Material and Methods


All animal procedures were carried out in accordance with the standards of Guide for Care and Use of Laboratory Animals (National Institutes of Health) and were approved by the Ethics Committee on the Use of Animals of Federal University of Sergipe (UFS) under protocol number 38/2014.

Female C57BL/6 mice (20–25 g, n=5–8 per group) provided by the Animal House of UFS were kept under standard housing conditions. During the experiments, animals were randomly distributed among three experimental groups.


The mice underwent surgical bilateral ovariectomy through a dorsal incision under anesthesia with 100 mg/kg of ketamine and 10 mg/kg of xylazine (Syntec®, Brazil). Additional anesthetic doses were given throughout the procedure as needed to maintain a constant level of anesthesia, determined by pupil constriction and absence of reflexive withdrawal of the hind limbs, indicative of adequate anesthesia. After removal of the ovaries, the dorsal wall was sutured and the cutaneous incisions closed with 10-mm calipers. As prophylaxis, animals received the anti-inflammatory flunixin meglumine (EquiMed Staff®, USA) at a dose of 2 mg/kg prior to surgery (im). The experimental procedures started 15 days after surgery.

Time and dose of E2 to induce uterine edema

The dose and time for estrogen to induce uterine edema was determined with a single subcutaneous (sc) injection of E2 (Merck®, Germany; 100 μg/kg in inguinal region), and 6, 12, and 24 h after the injection the animals were anesthetized with ketamine (100 mg/kg) and xylazine (10 mg/kg), and euthanized by cervical displacement. The control group received only the vehicle sesame oil (SO; volume of 50 μL; Merck®). The uteruses were removed and weighed. Subsequently, the same procedure of E2 injection was followed using doses of 0.1, 1, 10, and 100 μg/kg, and organ collection was performed at the optimal time indicated in the previous experiment.

Air pouch model

The effective dose of the CCR3 antagonist that reduced eosinophil migration was determined using the air pouch model, applied on anesthetized mice. These animals were depilated in the middle dorsal region, and 2.5 mL of sterile air was injected via sc on day 0, while on day 3 the same volume of the sterile air was injected into air pouch. Eosinophil migration was induced on the sixth day, using recombinant mouse CCL11 (R&D System®, USA), reconstituted in 100 μg/mL of phosphate buffer saline (PBS, pH 7.2) containing 1% bovine serum albumin (BSA). CCL11 (0.08 pmol/kg) was injected into the air pouch and the exudate was collected 4 h after injection. The control group received an injection of 100 μL of sterile PBS with 1% BSA per animal.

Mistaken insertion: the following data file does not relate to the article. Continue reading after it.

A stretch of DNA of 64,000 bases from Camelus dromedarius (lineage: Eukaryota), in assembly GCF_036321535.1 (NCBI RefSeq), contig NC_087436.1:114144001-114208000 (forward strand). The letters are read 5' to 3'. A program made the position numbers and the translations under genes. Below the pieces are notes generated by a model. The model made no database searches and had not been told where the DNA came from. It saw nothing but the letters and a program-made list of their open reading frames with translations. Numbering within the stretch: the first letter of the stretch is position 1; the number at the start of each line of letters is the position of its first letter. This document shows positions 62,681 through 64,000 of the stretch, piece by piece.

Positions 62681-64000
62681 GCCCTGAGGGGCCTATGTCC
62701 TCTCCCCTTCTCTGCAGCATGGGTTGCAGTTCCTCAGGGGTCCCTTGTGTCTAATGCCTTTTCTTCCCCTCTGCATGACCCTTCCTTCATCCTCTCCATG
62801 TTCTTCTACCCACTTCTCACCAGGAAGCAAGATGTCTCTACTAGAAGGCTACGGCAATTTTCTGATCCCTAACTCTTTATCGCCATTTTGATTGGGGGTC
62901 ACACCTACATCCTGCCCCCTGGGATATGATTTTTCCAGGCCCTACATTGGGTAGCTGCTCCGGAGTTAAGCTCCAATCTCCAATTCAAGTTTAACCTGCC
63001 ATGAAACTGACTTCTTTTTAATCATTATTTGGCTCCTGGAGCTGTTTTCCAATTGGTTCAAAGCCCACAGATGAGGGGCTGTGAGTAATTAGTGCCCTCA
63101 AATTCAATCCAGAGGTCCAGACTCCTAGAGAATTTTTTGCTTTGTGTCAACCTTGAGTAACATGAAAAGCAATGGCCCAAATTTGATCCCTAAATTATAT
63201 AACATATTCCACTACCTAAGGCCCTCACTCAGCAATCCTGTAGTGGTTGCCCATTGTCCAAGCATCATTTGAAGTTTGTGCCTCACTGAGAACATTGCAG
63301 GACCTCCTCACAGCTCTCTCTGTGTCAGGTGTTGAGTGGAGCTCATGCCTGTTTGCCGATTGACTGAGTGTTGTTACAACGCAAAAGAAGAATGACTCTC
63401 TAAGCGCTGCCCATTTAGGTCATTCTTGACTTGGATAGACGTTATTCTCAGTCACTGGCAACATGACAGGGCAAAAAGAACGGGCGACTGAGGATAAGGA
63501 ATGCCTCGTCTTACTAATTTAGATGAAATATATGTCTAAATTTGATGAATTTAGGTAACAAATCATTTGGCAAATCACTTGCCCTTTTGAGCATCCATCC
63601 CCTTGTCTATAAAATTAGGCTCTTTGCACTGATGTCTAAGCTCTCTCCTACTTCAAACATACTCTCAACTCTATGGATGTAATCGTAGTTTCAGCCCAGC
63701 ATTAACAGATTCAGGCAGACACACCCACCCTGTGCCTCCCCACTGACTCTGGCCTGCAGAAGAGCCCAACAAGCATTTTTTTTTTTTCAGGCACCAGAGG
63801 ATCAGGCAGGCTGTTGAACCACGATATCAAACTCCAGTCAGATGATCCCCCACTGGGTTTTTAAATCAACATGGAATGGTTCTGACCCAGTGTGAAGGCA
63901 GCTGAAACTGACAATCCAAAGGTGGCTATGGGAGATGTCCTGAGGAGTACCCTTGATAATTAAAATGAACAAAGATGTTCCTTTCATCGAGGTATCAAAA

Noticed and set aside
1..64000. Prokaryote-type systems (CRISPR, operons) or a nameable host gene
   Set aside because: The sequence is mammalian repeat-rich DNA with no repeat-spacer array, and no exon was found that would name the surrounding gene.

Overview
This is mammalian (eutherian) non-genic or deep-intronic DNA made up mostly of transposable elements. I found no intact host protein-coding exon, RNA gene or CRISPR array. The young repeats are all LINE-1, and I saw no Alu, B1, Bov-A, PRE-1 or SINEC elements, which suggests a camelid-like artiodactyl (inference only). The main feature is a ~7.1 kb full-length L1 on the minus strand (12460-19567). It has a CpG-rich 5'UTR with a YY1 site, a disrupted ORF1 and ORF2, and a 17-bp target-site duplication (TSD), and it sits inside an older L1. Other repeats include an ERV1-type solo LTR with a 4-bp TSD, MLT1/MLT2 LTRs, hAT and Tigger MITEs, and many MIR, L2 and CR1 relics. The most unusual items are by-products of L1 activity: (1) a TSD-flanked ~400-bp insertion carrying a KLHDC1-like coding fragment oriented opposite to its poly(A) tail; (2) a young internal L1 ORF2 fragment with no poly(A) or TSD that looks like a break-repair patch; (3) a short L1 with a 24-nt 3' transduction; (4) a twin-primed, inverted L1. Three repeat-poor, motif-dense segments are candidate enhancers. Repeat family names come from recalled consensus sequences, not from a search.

Next, we investigated the dose of the CCR3 receptor antagonist SB 328437 (Tocris®, United Kingdom) required to block eosinophil migration into the air pouch in response to CCL11. SB 328437 was dissolved in PBS and Tween 80 (0.1%) and doses of 1, 3, and 10 mg/kg were injected intraperitoneally (ip), 30 min before the CCL11 injection (0.08 pmol/kg) into the air pouch. One experimental group received only CCL11 or PBS with Tween 80 (negative control). Four hours after drug injection, animals were anesthetized and euthanized by cervical displacement. The air pouch was washed with 1.5 mL of PBS/EDTA and the lavage was collected for total and differential cell counting.

Total leukocyte number was determined in a Neubauer chamber, diluted in the Turk’s solution. The differential leukocyte count was performed on slides of the washed samples stained with hematoxylin-eosin for characterization of at least 100 cells according to the normal morphological criteria.

Effect of CCR3 antagonist administration on eosinophil migration to the uterus

To investigate the effect of the CCR3 antagonism on eosinophil migration to the uterus, a group of mice received SB 328437 (ip) and 30 min later 100 µg/kg of E2 was administered. Another group received the vehicle 30 min before E2 administration. Twenty-four hours after E2 or SO administration, the uterus was collected, cleaned, weighed, and photographed.